The hijackers apparently disabled the aircraft's radar transponder, complicating the hunt. Transcripts from the Indianapolis air traffic center heralded the worst: ``American 77 departed off of Dulles is going to L.A. Dispatch doesn't know where he's at and confirmed that two airplanes have been - uh - they crashed into - uh - the World Trade Center in New York. So as far as American 77, we don't know where he is.''
Hijackers named by FBI
The FBI identified the hijackers of Flight 77 as Khalid Al-Midhar, Majed Moqed, Nawaq Alhamzi, Salem Alhamzi and Hani Hanjour. FBI agents suspected Hanjour was the pilot; the others apparently provided the muscle. With the help of a local man, some of the hijackers fraudulently acquired identification cards through the Virginia Department of Motor Vehicles office in Arlington, The Washington Post said.
``Investigators believe the passengers were herded into the rear of the plane,'' according to the BBC. ``Among the passengers was TV commentator Barbara Olson, wife of US Solicitor General Theodore Olson. She called her husband twice. She said the hijackers were armed with knives and boxcutters and she asked him, "What should I tell the pilot to do?" During the second call he told her a plane had crashed into the World Trade Center. ''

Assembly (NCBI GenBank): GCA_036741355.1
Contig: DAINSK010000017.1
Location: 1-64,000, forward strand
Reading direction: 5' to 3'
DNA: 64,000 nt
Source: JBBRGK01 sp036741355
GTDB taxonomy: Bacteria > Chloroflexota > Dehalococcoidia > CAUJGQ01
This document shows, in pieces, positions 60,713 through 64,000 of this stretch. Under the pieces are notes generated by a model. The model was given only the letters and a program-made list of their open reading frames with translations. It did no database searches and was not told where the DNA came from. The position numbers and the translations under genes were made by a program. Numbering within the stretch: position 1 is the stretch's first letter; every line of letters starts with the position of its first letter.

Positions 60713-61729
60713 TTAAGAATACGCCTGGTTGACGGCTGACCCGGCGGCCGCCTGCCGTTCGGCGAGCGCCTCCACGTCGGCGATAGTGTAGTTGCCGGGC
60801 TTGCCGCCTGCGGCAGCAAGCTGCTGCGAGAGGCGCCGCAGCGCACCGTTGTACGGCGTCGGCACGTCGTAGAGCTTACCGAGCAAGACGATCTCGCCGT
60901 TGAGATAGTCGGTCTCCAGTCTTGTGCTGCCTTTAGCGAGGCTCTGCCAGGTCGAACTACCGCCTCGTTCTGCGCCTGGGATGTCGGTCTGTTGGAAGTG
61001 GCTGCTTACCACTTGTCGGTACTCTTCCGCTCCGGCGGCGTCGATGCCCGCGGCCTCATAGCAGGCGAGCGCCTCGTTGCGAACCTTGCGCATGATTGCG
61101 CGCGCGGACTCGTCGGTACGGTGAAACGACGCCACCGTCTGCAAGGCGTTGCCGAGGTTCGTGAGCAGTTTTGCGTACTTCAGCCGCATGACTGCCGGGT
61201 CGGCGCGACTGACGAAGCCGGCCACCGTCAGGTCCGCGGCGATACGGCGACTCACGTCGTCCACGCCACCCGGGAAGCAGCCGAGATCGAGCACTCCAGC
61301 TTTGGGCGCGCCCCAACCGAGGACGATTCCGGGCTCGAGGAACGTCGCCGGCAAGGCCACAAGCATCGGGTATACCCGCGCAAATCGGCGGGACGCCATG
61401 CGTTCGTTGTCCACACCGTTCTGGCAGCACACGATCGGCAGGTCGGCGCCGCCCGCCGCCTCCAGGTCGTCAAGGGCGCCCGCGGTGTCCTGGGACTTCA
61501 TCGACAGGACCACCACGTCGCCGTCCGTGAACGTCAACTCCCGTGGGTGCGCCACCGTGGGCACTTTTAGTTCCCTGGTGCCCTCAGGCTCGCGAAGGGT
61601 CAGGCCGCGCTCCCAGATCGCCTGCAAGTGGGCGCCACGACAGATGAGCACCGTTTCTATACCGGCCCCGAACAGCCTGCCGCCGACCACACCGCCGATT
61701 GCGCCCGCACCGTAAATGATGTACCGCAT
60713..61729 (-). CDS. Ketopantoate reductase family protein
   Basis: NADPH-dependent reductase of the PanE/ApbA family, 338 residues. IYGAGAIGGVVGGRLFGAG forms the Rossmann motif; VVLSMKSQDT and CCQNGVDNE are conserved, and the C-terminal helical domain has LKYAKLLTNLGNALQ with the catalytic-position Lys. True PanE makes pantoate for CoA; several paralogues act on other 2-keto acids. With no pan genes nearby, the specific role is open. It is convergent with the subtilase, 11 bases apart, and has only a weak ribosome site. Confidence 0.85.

The Washington Post said: ``Three District (of Columbia) schoolchildren and three teachers were on Flight 77, headed to Santa Barbara, Calif., for an ecology conference sponsored by National Geographic.''
The Post also said Sept. 12 of the souls aboard Flight 77: ``There was not even the grace of instant death. Instead, there was time to call from the sky over Virginia, fingers pumping cell phones, terrified passengers talking to loved ones for one final time.''